How Egypt’s enduring antiquities give us hope, insight, and inspiration.
Ahhh…The pyramids of Egypt. Their magnificence, antiquity, and unfathomable human accomplishment inspire awe and amazement. Can you imagine how divine they would have appeared when still covered in gleaming white limestone shining in the sun?
Monuments like the pyramids are especially important to consider today. Allow me to share a few thoughts on this…
The world is changing so fast – too fast for many of us since the pandemic of 2020 and our recovery.
During these years of rapid shifts, shocks, fear, losses and uncertainty about the future, an immersion into the ancient past is a delightful escape. The solidity and everlasting nature of the Great Pyramid, Karnak Temple, and Kings’ Valley – gives us a certain comfort. A sense of peace. Connectedness.
While the world of work, business, family, and politics in the 21st century spins wildly like a tilt a whirl – an out of control — you can’t get off — Egypt’s remarkable past remains solid and immovable in stone.
Everything changes, but the pyramids and Sphinx stand forever.
Modern Egypt is lighting up the world – and leading the way
The antiquities officials of Modern Egypt fully understand the power of this legacy they have inherited – and have risen to the occasion. The country today has been a shining inspiration through these dark times. Enlightened leadership under Sisi. An avalanche of rich, magnificent new tomb discoveries to dazzle us. Coffins, statuettes, and riches tumbling out of the sand. And majestic new museums preparing to open their doors. Not to mention so many stunningly re-stored sites, brilliant colour revealed on ancient temple pillars and ceilings. And glorious festivals and parades that lit up a dreary world through 2020 and 2021.
Transformation, troubles – and even plague in Ancient Egypt
As unchanging as Khufu’s pyramid appears, the civilization was certainly not static. So, it’s reassuring to know that through Egypt’s great 3000-year history, they too survived periods of transformation, crisis, and upheaval. The ancients endured difficult times similar to what we are experiencing today. We must not let their enduring monuments fool us into thinking it was all smooth Nile sailing, season to season, flood to harvest.
Between 3000 BCE to the coming of the Romans, Ancient Egyptians faced periods of terrifying chaos. civil war, and invasion. New regimes. Mass immigration. Famine due to low floods. Even plagues.
Even gods changed with the times
Their pantheon of pagan gods even had to pivot with the times. They changed and fused together in a process called “syncretism”. Ptah of Memphis gave rise to Ptah Sokar Osiris. Re spawned Amun Re and Re Horakhty. And new Greco-Roman gods like Serapis emerged, a syncretistic deity combining aspects of Osiris, the Apis, Zeus and Demeter. One modern comparison might be the way we today are embracing mixed families and gender/ethnic diversity.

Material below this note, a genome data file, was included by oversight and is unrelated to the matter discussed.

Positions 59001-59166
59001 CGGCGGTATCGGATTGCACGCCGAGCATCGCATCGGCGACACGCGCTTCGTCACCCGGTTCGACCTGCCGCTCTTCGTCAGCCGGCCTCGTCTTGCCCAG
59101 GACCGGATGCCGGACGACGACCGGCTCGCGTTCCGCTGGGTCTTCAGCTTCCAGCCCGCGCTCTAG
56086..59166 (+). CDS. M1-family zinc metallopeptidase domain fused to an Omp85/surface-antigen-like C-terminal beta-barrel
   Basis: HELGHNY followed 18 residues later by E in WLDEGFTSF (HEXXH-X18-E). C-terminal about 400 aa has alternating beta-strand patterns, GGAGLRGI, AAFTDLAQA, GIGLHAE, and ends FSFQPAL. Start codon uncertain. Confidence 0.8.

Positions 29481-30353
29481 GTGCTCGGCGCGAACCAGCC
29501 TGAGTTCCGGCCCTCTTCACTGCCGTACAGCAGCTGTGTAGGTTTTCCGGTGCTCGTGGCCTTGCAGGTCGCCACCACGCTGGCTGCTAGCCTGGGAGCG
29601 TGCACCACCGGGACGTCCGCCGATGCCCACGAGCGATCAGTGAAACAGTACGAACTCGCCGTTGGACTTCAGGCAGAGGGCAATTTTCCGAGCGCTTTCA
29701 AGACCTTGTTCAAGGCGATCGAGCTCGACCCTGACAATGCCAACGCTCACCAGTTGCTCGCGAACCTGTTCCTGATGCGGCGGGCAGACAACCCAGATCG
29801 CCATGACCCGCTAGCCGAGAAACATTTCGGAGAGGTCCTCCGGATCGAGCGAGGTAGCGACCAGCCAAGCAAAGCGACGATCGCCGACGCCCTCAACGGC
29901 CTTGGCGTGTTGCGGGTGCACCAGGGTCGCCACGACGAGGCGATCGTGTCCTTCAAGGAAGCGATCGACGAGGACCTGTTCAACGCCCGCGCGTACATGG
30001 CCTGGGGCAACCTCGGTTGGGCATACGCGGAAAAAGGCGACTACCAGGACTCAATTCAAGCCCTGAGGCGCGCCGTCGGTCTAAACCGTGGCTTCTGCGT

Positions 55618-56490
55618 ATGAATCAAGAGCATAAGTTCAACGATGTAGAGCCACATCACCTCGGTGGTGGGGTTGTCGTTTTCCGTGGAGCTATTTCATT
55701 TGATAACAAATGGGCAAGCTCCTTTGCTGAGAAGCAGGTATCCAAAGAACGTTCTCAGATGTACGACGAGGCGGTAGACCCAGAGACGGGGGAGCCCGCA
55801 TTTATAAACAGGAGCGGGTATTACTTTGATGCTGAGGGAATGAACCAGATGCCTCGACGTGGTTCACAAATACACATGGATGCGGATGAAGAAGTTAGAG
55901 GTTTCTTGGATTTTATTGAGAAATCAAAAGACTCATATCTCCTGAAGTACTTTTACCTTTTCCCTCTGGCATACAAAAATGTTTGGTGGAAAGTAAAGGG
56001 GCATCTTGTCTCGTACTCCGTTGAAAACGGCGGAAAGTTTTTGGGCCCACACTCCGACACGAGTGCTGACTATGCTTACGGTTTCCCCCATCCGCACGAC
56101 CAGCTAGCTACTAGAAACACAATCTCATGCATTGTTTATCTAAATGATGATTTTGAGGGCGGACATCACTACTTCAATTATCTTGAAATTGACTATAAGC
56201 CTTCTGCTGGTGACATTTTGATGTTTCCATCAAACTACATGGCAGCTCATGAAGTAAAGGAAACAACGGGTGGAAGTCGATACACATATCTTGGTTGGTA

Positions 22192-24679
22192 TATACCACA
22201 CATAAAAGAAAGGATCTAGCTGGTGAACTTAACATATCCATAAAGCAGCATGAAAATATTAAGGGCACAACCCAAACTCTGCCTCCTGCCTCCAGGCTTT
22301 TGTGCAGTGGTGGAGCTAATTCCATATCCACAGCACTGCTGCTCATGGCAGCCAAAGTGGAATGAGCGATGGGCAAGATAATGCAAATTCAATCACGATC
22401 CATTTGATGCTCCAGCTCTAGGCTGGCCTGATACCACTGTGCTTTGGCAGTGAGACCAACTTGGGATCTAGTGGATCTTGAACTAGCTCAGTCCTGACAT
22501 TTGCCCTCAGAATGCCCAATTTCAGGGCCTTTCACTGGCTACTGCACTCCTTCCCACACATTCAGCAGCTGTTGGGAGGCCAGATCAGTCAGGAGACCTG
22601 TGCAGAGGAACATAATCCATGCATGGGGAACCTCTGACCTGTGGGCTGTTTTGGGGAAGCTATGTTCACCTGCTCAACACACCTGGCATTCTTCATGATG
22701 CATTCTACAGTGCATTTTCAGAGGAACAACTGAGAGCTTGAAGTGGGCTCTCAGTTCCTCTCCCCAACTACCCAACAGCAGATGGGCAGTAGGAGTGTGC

Interestingly, in later periods as the power of the Pharaoh declined, the animal gods – like Horus (Hawk), Thoth (Ibisi/baboon), Bastet (cat) and Anubis (dog/jackal) – vastly expanded their cults and influence.
Famines & labour strikes
While we endure skyrocketing fuel and grocery costs – the ancients certainly had periods of famine with not enough food. Certainly, it was famine, climate change and weak kings (feeble old leaders) that brought the Pyramid Age to an end. And of course, there was the great decline during Ramses the III in the 12th century BCE with costly wars, huge numbers of immigrants entering from Libya and the Mediterranean –and not enough grain in the coffers to feed the artisans who built the tombs in the Valley. They ultimately walked out of their village and staged the first labour strike. It was around this time that the great tombs of Pharaohs – God-kings – were ruthlessly ransacked of their treasures, just generations after they were laid to rest.
Ultimately, despite the ravages of political upheaval, natural disaster and economic rise and fall, The Ancient Egyptians prevailed. They conquered waves of change and created a civilization whose great works in art, architecture, literature, science, and heroic deeds endure today.
One thing that never changed in ancient Egypt was the fervent belief in life after death. That eternal renewal of the soul and spirit that could be activated through worship, ritual, art, performance – and positive thought!
We need to practice more of this today!
In studying the success of this great civilization, we can certainly inspire ours. Let us glean insights from these pagan people and apply them to our lives and outlook. Remember, every year, new life springs from the soil. Our ancestors remain with us in spirit – always — protecting us. Keep them alive by repeating their name and remembering them.
And finally, all periods of uncertainty, like the one we are going through, are followed by times of prosperity and confidence. New ideas, new growth – and wonderful things lie ahead… if we only believe it.
All photos are by Laura Ranieri Roy unless otherwise indicated.